[xmca] Fwd: TCRecord This Week: The Social Construction of Knowledge in an Online Graduate Education Course

From: Mike Cole <lchcmike who-is-at gmail.com>
Date: Thu Jan 03 2008 - 10:21:41 PST

---------- Forwarded message ----------
From: Teachers College Record <noreply@tcrecord.org>
Date: Jan 3, 2008 7:55 AM
Subject: TCRecord This Week: The Social Construction of Knowledge in an
Online Graduate Education Course
To: mcole@ucsd.edu

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  [image: Subscribe Today] <http://www.tcrecord.org/Subscriptions.asp>
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    Freely-Available This Week
 The Potential of Jigsaw Role Playing to Promote the Social Construction of
Knowledge in an Online Graduate Education
by John Lebaron & Diane Miller
 In this paper, we describe the transition of a face-to-face jigsaw
role-play exercise to a primarily asynchronous graduate-level online course
in education. Beyond the community building aspects of the exercise, our
goals were to promote the application of course theory to real life
situations; promote the construction of knowledge through peer interaction;
address a general, common problem from diverse problem-solving perspectives;
and negotiate issues in consensual and confrontational modes. We conclude
with reflections, lessons learned, and future plans.

 The Back-to-School Discount on Student
by Billie Gastic
What does it mean to be safe at school? Not much under NCLB's Unsafe School
Choice Option (USCO). I argue that safety is complex and dynamic and
ill-suited to a dichotomizing system like USCO in which schools are deemed
either safe or not. I discuss how USCO's treatment of safety as static lends
credence to the misperception of school violence as a problem to which some
schools - the "safe" ones - are immune. I contend that revisions made to
USCO before NCLB's reauthorization later this year should require that all
schools demonstrate annual progress with respect to minimizing students'
risk of injury or harm and creating safe spaces for all students.

 Book Reviews
 Assessing Student Achievement in General
 by Trudy Banta (Ed.)
reviewed by Case Willoughby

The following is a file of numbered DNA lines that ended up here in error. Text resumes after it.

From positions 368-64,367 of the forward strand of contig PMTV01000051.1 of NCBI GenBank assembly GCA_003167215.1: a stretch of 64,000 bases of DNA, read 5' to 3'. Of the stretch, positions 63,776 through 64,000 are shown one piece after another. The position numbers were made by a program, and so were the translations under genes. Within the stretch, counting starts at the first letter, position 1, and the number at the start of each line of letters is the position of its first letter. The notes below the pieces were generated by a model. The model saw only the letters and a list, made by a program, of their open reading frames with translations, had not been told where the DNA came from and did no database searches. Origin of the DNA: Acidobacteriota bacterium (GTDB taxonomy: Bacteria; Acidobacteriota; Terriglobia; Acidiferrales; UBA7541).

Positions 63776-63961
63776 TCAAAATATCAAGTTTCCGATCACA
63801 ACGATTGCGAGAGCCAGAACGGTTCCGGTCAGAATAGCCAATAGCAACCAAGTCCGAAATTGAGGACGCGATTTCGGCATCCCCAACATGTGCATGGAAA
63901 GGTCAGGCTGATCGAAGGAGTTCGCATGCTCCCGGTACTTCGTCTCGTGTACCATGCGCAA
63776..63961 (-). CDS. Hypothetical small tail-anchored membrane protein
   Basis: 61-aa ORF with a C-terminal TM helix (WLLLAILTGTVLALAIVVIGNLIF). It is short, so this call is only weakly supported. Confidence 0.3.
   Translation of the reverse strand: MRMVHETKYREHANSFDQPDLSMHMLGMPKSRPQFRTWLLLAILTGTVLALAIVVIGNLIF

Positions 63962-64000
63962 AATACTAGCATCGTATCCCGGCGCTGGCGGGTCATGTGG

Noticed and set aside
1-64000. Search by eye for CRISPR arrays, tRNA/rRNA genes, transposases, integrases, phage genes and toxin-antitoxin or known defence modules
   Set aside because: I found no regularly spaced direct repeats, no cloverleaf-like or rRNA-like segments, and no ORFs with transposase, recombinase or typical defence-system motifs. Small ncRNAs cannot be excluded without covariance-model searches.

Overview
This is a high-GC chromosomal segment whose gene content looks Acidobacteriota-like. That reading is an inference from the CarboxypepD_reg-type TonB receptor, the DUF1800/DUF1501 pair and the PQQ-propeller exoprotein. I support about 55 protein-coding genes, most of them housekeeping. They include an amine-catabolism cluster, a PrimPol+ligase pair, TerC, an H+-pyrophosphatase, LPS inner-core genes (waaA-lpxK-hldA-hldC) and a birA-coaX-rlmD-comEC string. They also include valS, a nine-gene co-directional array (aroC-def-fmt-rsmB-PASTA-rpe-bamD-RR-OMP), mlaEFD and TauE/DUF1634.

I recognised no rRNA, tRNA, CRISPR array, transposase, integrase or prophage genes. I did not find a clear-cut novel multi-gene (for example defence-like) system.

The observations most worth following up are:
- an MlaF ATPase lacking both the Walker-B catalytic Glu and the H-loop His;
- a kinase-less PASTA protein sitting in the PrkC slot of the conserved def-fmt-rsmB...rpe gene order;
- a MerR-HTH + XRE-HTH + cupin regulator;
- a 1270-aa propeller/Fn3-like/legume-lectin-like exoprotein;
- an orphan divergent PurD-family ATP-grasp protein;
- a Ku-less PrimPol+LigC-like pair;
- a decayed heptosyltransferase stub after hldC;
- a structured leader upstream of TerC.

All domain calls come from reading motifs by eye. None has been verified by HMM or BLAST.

From Higher Aims to Hired Hands: The Social Transformation of American
Business Schools and the Unfulfilled Promise of Management as a
 by Rakesh Khurana
reviewed by James O'Toole
 Privilege and Diversity in the
 by Frances A. Maher and Mary Kay Thompson Tetreault
reviewed by Vielka V. Holness
 For Subscribers
 The Tacit Knowledge of Productive Scholars in
by Megan Tschannen-Moran & Nancy Nestor-Baker
 The tacit knowledge of prolific educational scholars was examined to make
these knowledge structures more explicit so that others might benefit from
the thinking behind these scholars' success and scholarship in the field
might be improved.

 Defining Reflection: Another Look at John Dewey and Reflective
by Carol Rodgers
 It is the purpose of this article to restore some clarity to the concept of
reflection and what it means to think, by going back to the roots of
reflection in the work of John Dewey. I look at four distinct criteria that
characterize Dewey's view and offer the criteria as a starting place for
talking about reflection, so that it might be taught, learned, assessed,
discussed, and researched, and thereby evolve in definition and practice,
rather than disappear.

 Defense <http://www.tcrecord.org/Content.asp?ContentID=12543>
by Brent Kilbourn
 I tell a personal story to publicly reflect on an aspect of academic life
that is a milestone for many of us and that is gossiped about in corridors
but seldom discussed in journals. I also tell the story to raise a question,
not spin a conclusion, about the functions of academic stories.

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Received on Thu Jan 3 10:23 PST 2008

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